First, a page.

A fiercely debated topic within many vegan groups is whether or not consumers should invest in products from businesses with parent companies of questionable morals when it comes to their record on animal testing, or selling animal products.
A parent company is a company that owns enough stock of another firm to control its operation and management. When it comes to the realm of animal testing, one of the most famous examples is The Body Shop, owned by French cosmetics giant L’Oreal.
The Body Shop was set up by Annita and Gordon Roddick in 1976. The founders were vocal in their support for ethical causes, including sourcing Fair Trade ingredients, and never testing on animals. When the business was sold to L’Oreal, a huge controversy broke out around the disparity in the two brands’ values, as L’Oreal still tests (in its own words) ‘if regulatory authorities demand it for safety or regulatory purposes’. This means the company chooses to sell its products in markets that require testing, for example, China. Although Annita Roddick claimed the green ethics of The Body Shop would now influence L’Oreal, many customers decided to boycott the brand, believing it no longer aligned with their cruelty-free beliefs.
Cruelty Free International’s ‘leaping bunny’ symbol is considered by many to be the international standard denoting no testing (though this does not guarantee a product is vegan). Despite The Body Shop’s takeover, its products are still accredited with the ‘leaping bunny’. When it comes to its policy on certifying these kinds of brand Cruelty Free International says: “Like you, we want animal suffering to end, so we see it as part of our mission to spread our message as widely as possible. Leaping bunny certification is dependent on a company being able to demonstrate that it meets the criteria for manufacturing cruelty-free products, and corporate ownership alone does not affect eligibility. If a company’s processes and supply chain monitoring meet the strict leaping bunny criteria they can apply for certification.
“In a globalised cosmetics market unfortunately it is inevitable that leaping bunny certified companies may be taken over by larger corporations who may not be certified. We understand that this may change how some shoppers view a company’s ethical status, so we indicate clearly when a Leaping Bunny certified company has a non-certified parent company to enable shoppers to make informed choices.”
In other words, products certified as cruelty-free can be produced by businesses with parent companies that test. Clearly Cruelty Free International understands that some consumers will not purchase products knowing their money could be going to a company with a history of animal testing despite accreditation.
Copywriter and long term vegan Sarah Foulser is one such vegan. “I believe animal testing is torture. In this day and age, to subject an innocent creature to this kind of abuse, simply to have a new ingredient in a face cream, lipstick, or floor cleaner, is hideous. It is incredible to think that we still haven’t rolled out universal testing methods that eliminate the need for carrying our cruel experiments on animals who are then generally killed.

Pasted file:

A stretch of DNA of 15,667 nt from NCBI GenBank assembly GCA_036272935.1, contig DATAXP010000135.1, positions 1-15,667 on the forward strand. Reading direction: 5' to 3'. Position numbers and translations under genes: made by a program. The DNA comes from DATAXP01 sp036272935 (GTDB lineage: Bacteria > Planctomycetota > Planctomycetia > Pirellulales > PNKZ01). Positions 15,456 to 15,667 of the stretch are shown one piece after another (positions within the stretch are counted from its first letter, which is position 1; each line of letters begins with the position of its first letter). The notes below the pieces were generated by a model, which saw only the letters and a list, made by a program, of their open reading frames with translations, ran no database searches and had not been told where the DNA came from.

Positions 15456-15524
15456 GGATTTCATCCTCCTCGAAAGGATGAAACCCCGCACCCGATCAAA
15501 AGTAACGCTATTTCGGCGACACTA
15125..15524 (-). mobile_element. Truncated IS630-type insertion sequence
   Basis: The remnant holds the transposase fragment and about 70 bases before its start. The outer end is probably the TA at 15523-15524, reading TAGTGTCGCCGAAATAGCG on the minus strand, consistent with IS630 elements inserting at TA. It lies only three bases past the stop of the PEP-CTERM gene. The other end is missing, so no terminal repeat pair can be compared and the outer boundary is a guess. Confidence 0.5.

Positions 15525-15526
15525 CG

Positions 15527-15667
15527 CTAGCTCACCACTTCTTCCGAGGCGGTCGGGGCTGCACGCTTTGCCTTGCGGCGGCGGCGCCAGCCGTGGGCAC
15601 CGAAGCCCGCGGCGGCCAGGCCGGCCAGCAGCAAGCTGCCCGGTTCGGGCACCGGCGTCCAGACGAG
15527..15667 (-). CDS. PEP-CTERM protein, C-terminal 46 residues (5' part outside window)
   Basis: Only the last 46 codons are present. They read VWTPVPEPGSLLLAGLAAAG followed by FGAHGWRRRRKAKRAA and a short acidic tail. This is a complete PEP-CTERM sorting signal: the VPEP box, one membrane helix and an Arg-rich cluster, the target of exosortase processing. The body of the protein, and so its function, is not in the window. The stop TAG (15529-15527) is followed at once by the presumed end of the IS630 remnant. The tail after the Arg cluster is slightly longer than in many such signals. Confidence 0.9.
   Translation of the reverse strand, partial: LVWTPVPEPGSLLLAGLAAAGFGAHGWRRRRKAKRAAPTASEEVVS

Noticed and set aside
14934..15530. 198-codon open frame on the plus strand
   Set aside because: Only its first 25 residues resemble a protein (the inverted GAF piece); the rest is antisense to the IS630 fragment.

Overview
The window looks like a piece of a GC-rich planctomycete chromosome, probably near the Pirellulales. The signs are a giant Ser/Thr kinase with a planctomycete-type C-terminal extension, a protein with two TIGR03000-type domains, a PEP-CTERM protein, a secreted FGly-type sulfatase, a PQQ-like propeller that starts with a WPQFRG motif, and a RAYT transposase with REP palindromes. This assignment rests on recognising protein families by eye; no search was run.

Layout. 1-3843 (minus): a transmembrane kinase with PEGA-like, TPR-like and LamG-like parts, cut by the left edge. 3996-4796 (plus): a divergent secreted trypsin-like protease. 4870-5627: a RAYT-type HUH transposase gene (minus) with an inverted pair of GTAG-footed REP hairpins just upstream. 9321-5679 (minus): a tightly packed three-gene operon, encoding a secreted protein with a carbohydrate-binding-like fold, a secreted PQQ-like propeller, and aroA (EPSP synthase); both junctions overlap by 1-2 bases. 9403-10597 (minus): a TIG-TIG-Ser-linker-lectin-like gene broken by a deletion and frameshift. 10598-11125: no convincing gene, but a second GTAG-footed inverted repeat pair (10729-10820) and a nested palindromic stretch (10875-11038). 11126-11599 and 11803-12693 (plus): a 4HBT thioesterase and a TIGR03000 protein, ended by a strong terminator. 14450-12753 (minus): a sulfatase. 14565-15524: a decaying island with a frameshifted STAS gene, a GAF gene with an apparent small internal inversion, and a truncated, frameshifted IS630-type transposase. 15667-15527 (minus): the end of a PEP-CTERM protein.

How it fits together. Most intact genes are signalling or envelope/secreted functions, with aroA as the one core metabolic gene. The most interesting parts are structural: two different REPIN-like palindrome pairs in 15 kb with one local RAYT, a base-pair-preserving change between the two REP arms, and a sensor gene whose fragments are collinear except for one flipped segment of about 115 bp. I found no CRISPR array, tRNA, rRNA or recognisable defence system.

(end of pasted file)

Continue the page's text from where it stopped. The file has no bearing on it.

“Even if a particular product isn’t tested, if its parent company tests, my money is going directly into the hands of people who effectively torture animals. I don’t understand the idea of subsidising companies who are clearly doing something that contradicts my own ethics so comprehensively.
“Another benefit of this is that I tend to seek out smaller brands that are purely vegan, and boost small businesses, instead of pouring yet more money into the hands of giant corporations.”
The blog crueltyfreekitty.com is a useful and respected resource for information about animal testing. Founder Suzi covers both sides of the parent company argument. Arguing against buying these products she says: “There’s something else we can’t overlook: the profits ultimately go to the parent company. When a cruelty-free company is acquired by a new parent, the big guys at the top (those who get all the profits) also change. This means that by purchasing (cruelty-free status) Urban Decay products, you’re really giving your money to L’Oreal (its parent company).
“Because this is financing a company that tests on animals, this also means that you might indirectly be funding further animal testing. That’s so far from what we want to accomplish by purchasing cruelty-free products.”
This is a commonly held view within the vegan community, but not everyone agrees.
Beauty blogger Gemma Tomlinson (hellogemma.com) has written fairly extensively on the topic and put forward her case for spending money on accredited products from non-accredited parent companies. She says: “Many brands with strong ethical values have been purchased by larger corporations – parent companies’ who also own other businesses. If the other brands under the parent company have questionable moral codes, the ethical company is accused of selling out, making a deal with the devil and going back on everything they once held dear. For me this isn’t as black and white as it may seem, it isn’t always that simple.
“The Body Shop is probably the most famous example of an ethical brand ‘selling out’ – in 2006 they were purchased by L’Oréal who were perhaps the antithesis of everything Anita Roddick built her business on, yet the deal wasn’t as clear cut a decision as people might think…The Body Shop was able to share Fair Trade suppliers with L’Oréal to improve their ingredient selection for their other brands such as Garnier and Kiehls. The buyers from The Body Shop were able to act as a go-between for the small fair trade co-ops and L’Oréal, who now source many things more ethically than they once did. They learned from The Body Shop for the better and both parties benefited.